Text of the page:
It's spring in Our Little Town, and this means that the lawn has emerged from under the snow and turned purple once again.
I have long referred to our lawn as "The Southern Wisconsin Dandelion and Creeping Charlie Preserve," and since it is still a bit early for dandelions to be turning everything yellow or grey this means that the Creeping Charlie has its chance to make the place look like someone lost an Easter egg fight at our house. I rather like this, really. It's bright and colorful, and it gives the place a festive air that almost but not quite makes up for the fact that the green parts of the lawn have reached such non-uniform lengths and densities that I will soon have to break out the mower and chop them all down to size.
And then it will truly no longer be winter.
And then all the springtime chores will no longer be avoidable through the sheer denial of the seasons the way they are now.
This means that eventually I am going to have to break out the hazmat suit and commit acts of chemical warfare that would put the Iraqi Army to shame in order to beat the Creeping Charlie back a bit and see what if any of the green stuff survives. One day I will do this and discover that it was all Weeds and now there is nothing left to Feed. At that point I will pave it and paint it green and purple, with yellow splotches representing dandelions, and my work will be done.
We've also got a tree that needs planting, because a lot that can easily be measured in Smoots clearly needs more trees. Right now we've got anywhere from three to five trees, depending on how you draw the property line and whether you count the little one that we transplanted from the neighbor last fall that has yet to convince us that it is anything more than a carefully-tended stick. But clearly there needs to be more, and to that end the kind folks at Not Bad President Elementary sent Tabitha home with a pine tree the other day.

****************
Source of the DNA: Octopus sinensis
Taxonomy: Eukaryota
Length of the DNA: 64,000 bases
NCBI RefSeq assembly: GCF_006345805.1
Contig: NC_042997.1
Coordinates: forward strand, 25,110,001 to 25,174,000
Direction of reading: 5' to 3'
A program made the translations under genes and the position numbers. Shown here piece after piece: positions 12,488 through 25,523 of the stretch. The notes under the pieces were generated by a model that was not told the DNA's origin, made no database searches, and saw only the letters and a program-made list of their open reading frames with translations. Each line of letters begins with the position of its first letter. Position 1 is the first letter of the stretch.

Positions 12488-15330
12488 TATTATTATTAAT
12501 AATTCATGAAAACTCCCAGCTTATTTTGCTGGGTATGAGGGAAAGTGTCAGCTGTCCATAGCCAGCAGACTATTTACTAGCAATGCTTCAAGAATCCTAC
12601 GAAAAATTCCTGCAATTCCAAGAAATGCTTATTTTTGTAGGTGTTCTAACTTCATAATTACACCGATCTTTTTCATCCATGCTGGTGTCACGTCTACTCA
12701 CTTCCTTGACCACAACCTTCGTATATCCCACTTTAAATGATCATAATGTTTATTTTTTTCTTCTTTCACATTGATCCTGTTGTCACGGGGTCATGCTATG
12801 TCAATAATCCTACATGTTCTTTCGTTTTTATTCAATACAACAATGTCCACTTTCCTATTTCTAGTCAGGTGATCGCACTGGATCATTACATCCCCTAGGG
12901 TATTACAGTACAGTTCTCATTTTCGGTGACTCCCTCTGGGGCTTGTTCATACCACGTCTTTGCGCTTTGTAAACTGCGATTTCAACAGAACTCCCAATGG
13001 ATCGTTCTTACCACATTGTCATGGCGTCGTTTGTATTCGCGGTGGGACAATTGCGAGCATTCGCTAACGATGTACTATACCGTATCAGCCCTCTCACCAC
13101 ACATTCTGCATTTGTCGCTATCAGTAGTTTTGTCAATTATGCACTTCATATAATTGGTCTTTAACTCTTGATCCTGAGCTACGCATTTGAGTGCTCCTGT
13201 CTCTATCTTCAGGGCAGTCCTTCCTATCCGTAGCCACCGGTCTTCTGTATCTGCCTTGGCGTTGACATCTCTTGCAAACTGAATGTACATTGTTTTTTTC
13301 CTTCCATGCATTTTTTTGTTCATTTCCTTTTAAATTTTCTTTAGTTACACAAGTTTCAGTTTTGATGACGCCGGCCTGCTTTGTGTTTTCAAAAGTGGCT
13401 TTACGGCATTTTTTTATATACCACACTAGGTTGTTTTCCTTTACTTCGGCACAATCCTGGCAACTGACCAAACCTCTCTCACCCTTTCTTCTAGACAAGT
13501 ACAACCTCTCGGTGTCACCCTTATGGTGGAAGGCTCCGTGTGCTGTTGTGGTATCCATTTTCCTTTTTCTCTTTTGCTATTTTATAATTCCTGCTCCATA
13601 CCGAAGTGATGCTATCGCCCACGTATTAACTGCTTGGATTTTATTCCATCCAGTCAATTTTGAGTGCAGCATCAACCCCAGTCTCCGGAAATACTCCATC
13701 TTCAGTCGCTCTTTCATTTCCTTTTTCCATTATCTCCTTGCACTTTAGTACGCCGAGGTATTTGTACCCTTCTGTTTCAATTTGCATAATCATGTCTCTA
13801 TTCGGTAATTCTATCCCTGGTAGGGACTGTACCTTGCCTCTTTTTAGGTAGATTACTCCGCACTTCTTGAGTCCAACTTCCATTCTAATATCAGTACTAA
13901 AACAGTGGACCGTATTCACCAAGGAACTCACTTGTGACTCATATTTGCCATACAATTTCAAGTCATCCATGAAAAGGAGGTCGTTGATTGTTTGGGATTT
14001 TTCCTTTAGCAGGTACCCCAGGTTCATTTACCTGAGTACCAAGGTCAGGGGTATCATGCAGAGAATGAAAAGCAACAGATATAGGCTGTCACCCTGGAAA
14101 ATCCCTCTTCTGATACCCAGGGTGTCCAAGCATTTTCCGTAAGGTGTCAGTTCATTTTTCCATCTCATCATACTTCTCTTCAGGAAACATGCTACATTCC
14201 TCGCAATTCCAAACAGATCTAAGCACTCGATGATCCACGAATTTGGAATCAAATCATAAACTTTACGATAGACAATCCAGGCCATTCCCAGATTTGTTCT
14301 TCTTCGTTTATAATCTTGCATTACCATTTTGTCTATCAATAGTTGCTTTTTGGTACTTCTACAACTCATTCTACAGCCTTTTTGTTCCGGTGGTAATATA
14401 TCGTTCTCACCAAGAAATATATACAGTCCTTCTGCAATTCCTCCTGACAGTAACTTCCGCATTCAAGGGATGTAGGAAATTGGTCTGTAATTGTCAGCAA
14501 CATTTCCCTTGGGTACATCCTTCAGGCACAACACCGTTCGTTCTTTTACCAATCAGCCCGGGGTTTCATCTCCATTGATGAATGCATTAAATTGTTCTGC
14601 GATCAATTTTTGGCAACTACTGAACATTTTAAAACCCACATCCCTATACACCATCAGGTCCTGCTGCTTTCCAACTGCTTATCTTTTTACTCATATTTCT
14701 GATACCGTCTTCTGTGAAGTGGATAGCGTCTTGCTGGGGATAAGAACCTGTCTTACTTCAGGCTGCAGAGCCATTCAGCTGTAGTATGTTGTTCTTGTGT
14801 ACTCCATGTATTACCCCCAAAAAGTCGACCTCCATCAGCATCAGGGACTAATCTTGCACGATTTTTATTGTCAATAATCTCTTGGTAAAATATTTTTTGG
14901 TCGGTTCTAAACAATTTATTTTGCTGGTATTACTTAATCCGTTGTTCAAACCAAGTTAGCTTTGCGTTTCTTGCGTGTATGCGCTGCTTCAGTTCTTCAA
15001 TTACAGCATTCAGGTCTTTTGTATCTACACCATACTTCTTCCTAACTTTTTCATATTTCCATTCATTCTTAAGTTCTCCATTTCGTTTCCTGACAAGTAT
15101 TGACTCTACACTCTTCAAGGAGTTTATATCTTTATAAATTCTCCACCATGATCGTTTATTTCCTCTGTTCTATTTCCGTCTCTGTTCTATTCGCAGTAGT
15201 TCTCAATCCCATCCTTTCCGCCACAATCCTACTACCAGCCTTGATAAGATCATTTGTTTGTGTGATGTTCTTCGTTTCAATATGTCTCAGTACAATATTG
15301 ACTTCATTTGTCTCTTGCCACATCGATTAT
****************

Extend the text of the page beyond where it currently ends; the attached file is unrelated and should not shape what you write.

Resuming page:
It's about as long as her arm and wrapped in wet paper and a plastic bag and it has sat on the picnic table outside for the better part of a week now, gasping forlornly at us and trying to shame us into sticking it into the ground so it can grow tall and shed needles and turn the soil acidic so nothing else can grow there. Eventually it will topple over and take out our internet service. And you know this doesn't happen by itself, guys, so we'd better jab this thing into the earth soon.
Finally, there is the annual discussion about the tulips and the daffodils.
Way back when we first moved into this house, Kim and our friend Franz went on a bulb-planting spree in the front lawn. They had about a skadzillion of them, and they decided that they would look best as a random array of color. It must be said that they did look good, though mowing around them has always been a trick.
Apparently these things have a definite lifespan, after which they will not bloom. So every year we discuss whether this is the year to just mow over them or whether I still have to go out there for the first few weeks and look like I'm training for the Lawn Rangers Tactical Drill Team and Exposition Dancers.
Of course it's still April in Wisconsin, so it might just snow again and render all this discussion moot. One can hope.